HYDERABAD, India: Chinese ace Lin Dan is poised to become the first player in World Badminton Championship history to win three successive men's singles titles.
Defending champion and Olympic gold medalist Lin, winner of the World Championship in 2006 and 2007, has held an edge over his Malaysian archrival Lee Chong Wei in major events and will hope to extend that in the event beginning Monday in Hyderabad.
His aggressive style, which earned Lin the nickname of 'Super Dan', was the feature of his triumphs over No.1-ranked Lee in the finals at last year's Beijing Olympics and at the All-England Open in Birmingham.
Lin will carry that confidence into the upcoming tournament, while Lee will be burdened by the unhappy memory of his last sojourn to this southern Indian city, where he made a first-round exit from the Indian Open five months ago, after a bout of food poisoning.
Lin and his top-seeded archrival Lee are both drawn in the top-half of the championship along with seasoned Danish star and former silver medalist Peter Gade, who is seeded No. 3.
In the other half, second-seeded Chinese Chen Jin and former world champion Taufik Hidayat of Indonesia, No. 4 seed this time, have a relatively easier draw.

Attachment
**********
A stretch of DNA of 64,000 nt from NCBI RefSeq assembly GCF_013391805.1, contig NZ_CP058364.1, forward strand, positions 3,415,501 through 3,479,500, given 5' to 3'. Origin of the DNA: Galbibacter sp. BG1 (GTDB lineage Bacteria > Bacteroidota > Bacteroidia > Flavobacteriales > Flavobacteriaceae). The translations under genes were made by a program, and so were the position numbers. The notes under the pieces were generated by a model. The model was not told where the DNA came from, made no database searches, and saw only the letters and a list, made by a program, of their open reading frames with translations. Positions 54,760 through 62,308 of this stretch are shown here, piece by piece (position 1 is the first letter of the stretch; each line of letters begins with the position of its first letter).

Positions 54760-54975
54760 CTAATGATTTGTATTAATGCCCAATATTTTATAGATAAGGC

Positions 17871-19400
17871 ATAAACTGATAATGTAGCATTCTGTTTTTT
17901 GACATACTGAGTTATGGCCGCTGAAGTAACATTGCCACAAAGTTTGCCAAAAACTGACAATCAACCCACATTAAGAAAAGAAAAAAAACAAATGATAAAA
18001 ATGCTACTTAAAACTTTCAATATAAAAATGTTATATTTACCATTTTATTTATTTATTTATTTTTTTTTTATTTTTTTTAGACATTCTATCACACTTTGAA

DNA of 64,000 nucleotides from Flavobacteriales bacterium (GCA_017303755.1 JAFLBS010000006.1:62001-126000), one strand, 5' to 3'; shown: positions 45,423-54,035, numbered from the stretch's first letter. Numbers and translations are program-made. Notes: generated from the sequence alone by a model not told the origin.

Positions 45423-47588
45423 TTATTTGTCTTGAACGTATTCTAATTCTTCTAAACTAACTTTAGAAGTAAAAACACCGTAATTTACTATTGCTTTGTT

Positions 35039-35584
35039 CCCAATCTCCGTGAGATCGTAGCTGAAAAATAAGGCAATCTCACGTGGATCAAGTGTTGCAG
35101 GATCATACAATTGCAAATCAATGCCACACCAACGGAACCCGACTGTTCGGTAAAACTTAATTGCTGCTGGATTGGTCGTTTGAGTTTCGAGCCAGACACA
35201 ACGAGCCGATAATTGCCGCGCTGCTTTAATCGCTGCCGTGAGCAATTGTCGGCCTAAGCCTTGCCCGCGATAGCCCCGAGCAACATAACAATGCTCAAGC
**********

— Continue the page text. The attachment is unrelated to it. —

Title holder Lin's low No. 5 seeding is because his world ranking dropped due to non-participation in several Super Series events.
A potential semifinal encounter between Lin and Lee could be the showpiece of the event, with Lee eager to clinch his maiden World Championship.
"I'm in my top form and this is my prime time to win the World title," says Lee.
"It's always tough to play against Lin Dan ... he's that sort of a player, but I've prepared hard for this challenge,
"He's always attacking, and one's got to produce his best game to contain him."
Lee did beat Lin in the Swiss Open in March, before the Chinese outsmashed the Malaysian in straight games in the All-England final.
"Earlier, I used to commit mistakes during crucial points and also succumb to pressure," says Lee, whose coach Misbun Sadek, a former world No. 2, has been working hard on ironing out these problems.
The World Championships, held every three years until 1983, then became a biennial event from 1985. The format was changed again when it became an annual tournament from 2005.
In the women's singles, another player chasing a record third title is Chinese player Xie Xingfang. Other fancied players are world No. 1 Zhou Mi of Hong Kong, the top seed, and No. 2 Wang Lin of China.
Xie, silver medalist in the Beijing Olympics last year, is hoping to surpass former Chinese stars Li Lingwie, Han Aiping and Ye Zhaoying, who all have two World championship women's singles titles to their credit.
India, subject to sporadic acts of terrorist violence, has devoted heavy security to the event, with 1,000 police officers making a five-cordon security ring around the venue and team hotels.